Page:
(We estimate that one shipment of eight 5 gram packets Sugru is enough for 30-40 toy interface connections. This amounts to about 55 cents per connection.)
If you're impatient (like us!) it helps to make your parts the night before. We wish it set more quickly!
What we learned from TICKLE
Combining construction kits brings their differences into focus. For example, while it's obvious that wooden blocks are good at balancing and K'Nex are good at structure, it's less obvious that blocks work better close up while K'Nex work well at distance. We unsuccessfully tried several designs before finding areas where they work together well: TICKLE makes cantilever designs possible with wooden blocks. Amazing!
Eric and I imagined the TICKLE dragon very early. Zoob, with its ball and socket joints, is great for making flexible spines. Tinkertoy is well suited for the angular webs of a dragon's wings. We had to try several designs before we found something that could stand up on its own.
Networked Creativity, Learning through Play, and Inspring Media Creation
For me, the story of TICKLE combines three powerful principles I have learned in my first year at the Media Lab:
Joi Ito often encourages us towards networked creativity, using the power of pull to do projects that are smarter than any single person. TICKLE is a great example of networked creativity. Firstly, the project is inspired by the Free Universal Construction Kit. The idea for Sugru came in London during a chat with Nicky Smyth of BBC research. Eric and I also know Jane, the inventor of Sugru, through the Awesome Foundation London. Back in Boston, I sent an email out to a Media Lab mailing list for spare parts. A steady stream of colorful objects arrived in my office all the next week, with one alum making a special trip to share some of his toys.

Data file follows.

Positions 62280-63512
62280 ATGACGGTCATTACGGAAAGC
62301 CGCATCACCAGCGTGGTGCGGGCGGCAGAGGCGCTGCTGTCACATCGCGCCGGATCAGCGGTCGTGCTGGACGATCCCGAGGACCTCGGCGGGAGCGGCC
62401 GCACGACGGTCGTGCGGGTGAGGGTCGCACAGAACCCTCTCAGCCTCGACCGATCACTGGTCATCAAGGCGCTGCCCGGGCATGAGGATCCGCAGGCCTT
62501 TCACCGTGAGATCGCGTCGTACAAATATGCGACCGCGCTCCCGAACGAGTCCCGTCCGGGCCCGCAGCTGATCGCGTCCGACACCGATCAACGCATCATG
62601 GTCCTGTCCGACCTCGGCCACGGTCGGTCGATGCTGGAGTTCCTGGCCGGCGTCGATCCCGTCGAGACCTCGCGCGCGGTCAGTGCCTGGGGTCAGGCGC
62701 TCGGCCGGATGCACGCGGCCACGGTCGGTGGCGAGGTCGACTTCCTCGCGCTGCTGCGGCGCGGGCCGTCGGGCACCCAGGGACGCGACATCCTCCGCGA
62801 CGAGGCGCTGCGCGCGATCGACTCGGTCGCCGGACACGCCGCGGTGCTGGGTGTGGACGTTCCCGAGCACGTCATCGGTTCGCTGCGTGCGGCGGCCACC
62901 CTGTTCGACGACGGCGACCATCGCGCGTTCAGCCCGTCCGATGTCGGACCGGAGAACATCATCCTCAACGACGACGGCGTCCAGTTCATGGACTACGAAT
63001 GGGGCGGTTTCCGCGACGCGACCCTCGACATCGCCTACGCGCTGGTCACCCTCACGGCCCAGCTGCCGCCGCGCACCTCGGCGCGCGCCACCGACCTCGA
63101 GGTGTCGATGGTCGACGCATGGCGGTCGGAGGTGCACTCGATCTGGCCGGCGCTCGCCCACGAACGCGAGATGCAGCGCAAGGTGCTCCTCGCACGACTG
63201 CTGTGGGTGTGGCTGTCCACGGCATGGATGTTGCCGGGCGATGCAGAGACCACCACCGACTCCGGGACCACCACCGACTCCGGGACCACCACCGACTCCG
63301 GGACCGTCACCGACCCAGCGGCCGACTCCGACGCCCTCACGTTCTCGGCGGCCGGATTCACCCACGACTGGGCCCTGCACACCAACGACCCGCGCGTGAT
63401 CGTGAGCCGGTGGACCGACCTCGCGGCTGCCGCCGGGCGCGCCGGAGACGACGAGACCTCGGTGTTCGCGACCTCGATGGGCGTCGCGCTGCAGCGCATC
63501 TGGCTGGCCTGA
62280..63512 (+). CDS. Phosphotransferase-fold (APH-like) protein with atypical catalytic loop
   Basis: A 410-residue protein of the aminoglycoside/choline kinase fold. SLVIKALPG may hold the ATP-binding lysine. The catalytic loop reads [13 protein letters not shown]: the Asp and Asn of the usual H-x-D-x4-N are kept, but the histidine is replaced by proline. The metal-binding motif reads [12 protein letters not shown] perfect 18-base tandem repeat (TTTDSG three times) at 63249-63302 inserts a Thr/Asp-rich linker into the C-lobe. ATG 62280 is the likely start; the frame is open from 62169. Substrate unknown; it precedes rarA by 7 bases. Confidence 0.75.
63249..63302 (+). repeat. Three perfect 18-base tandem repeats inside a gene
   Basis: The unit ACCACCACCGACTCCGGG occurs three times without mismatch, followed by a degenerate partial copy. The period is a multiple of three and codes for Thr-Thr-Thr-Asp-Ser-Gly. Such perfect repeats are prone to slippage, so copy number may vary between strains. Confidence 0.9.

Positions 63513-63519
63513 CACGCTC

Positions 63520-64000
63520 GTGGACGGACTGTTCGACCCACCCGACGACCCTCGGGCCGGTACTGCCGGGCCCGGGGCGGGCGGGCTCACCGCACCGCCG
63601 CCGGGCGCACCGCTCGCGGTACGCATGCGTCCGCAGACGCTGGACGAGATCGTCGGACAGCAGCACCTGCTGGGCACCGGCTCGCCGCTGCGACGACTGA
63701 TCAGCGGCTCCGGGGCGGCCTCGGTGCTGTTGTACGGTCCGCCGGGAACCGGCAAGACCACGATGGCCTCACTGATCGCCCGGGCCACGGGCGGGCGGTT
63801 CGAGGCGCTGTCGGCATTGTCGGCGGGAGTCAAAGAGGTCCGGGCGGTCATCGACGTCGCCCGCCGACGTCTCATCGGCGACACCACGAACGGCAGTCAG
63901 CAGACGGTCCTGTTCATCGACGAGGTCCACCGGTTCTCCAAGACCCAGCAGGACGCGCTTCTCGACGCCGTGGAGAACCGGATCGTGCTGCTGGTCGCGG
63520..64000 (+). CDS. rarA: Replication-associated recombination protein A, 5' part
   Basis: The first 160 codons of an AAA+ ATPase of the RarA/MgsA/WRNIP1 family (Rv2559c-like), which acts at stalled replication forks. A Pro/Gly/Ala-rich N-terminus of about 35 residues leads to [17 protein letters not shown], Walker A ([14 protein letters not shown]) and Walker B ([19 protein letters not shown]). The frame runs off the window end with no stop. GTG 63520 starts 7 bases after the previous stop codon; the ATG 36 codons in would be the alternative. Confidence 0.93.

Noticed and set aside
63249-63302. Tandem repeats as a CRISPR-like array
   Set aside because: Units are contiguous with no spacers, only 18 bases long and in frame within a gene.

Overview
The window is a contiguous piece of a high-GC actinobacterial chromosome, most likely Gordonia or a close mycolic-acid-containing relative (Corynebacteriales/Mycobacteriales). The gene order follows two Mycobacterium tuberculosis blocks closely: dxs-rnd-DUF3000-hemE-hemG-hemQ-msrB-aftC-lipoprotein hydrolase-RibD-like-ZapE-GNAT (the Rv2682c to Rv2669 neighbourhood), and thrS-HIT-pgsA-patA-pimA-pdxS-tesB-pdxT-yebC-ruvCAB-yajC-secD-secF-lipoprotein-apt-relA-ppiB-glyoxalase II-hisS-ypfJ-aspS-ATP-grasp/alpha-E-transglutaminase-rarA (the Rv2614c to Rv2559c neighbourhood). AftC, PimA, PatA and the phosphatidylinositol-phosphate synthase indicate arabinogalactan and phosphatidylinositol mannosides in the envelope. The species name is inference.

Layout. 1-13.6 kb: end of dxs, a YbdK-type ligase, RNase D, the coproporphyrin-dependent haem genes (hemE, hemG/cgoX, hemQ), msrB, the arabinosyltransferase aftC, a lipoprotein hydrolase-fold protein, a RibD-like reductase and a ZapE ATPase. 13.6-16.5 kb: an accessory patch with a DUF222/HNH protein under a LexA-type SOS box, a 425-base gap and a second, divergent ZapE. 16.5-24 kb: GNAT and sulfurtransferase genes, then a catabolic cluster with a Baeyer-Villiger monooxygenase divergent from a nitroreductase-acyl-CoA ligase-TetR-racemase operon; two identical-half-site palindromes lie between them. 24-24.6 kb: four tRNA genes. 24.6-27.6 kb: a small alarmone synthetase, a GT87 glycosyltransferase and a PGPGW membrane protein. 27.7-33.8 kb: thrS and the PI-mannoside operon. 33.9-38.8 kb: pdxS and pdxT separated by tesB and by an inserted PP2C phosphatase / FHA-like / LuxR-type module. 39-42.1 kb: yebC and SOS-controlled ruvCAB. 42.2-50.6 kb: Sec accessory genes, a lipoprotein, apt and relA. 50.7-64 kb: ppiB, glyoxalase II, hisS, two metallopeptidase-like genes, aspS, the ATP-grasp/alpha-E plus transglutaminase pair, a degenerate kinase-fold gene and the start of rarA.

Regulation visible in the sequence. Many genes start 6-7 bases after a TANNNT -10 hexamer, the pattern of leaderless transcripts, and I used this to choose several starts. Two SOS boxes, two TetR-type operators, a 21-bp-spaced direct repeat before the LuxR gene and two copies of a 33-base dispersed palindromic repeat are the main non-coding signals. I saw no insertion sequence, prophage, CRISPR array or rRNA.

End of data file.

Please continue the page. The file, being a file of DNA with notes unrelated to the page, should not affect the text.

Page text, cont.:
Mitch Resnick often says that one of the best ways to learn is by creating and sharing things that follow our passions. Golan and Shawn's designs are inspiring. Conversations with friends are fun. Ultimately however, Eric and I learned far more from actually making things with TICKLE. Until then, our answers to the "why?" and "how?" of toy interfaces were merely imaginative speculation.
Eric and I both believe in the power of media to inspire creativity. The advantages of good networks and the insights of personal creation are more meaningful when we share those things with others. That's the vision behind Eric and Jay's MaKey MaKey, an invention kit for everyone. Sugru also encourages creativity with media; their beautiful website features a wonderful gallery of hacks and repairs. To encourage others to create and share, we have made TICKLE easy and inexpensive. We also hope that our examples inspire you to create and share your own TICKLE creations on the web.
Here's what we made. What will you make?
Have you used Sugru or any other adhesive to connect incompatible construction kits? Link to it in the comments; we would love to see what you make!